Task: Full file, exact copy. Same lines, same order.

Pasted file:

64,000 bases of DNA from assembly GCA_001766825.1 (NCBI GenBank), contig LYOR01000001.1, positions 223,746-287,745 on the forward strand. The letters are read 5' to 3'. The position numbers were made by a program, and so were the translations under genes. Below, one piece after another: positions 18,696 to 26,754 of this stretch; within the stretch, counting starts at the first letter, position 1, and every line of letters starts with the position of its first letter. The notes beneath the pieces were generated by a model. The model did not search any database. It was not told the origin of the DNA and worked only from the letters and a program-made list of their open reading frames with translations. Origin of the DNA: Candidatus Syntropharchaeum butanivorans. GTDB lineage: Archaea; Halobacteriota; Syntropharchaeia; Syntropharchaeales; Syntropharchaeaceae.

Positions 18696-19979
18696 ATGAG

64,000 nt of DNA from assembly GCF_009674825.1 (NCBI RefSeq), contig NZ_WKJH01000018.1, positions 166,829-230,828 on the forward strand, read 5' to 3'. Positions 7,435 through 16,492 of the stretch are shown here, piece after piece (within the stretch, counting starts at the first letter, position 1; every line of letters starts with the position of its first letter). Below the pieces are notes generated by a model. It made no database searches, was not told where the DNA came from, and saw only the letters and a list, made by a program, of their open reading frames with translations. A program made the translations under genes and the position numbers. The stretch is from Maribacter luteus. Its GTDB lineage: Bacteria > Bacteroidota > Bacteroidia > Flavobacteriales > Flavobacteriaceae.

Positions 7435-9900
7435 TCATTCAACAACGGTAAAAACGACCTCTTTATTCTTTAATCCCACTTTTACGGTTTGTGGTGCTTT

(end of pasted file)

64,000 bases of DNA from assembly GCA_001766825.1 (NCBI GenBank), contig LYOR01000001.1, positions 223,746-287,745 on the forward strand. The letters are read 5' to 3'. The position numbers were made by a program, and so were the translations under genes. Below, one piece after another: positions 18,696 to 26,754 of this stretch; within the stretch, counting starts at the first letter, position 1, and every line of letters starts with the position of its first letter. The notes beneath the pieces were generated by a model. The model did not search any database. It was not told the origin of the DNA and worked only from the letters and a program-made list of their open reading frames with translations. Origin of the DNA: Candidatus Syntropharchaeum butanivorans. GTDB lineage: Archaea; Halobacteriota; Syntropharchaeia; Syntropharchaeales; Syntropharchaeaceae.

Positions 18696-19979
18696 ATGAG

64,000 nt of DNA from assembly GCF_009674825.1 (NCBI RefSeq), contig NZ_WKJH01000018.1, positions 166,829-230,828 on the forward strand, read 5' to 3'. Positions 7,435 through 16,492 of the stretch are shown here, piece after piece (within the stretch, counting starts at the first letter, position 1; every line of letters starts with the position of its first letter). Below the pieces are notes generated by a model. It made no database searches, was not told where the DNA came from, and saw only the letters and a list, made by a program, of their open reading frames with translations. A program made the translations under genes and the position numbers. The stretch is from Maribacter luteus. Its GTDB lineage: Bacteria > Bacteroidota > Bacteroidia > Flavobacteriales > Flavobacteriaceae.

Positions 7435-9900
7435 TCATTCAACAACGGTAAAAACGACCTCTTTATTCTTTAATCCCACTTTTACGGTTTGTGGTGCTTT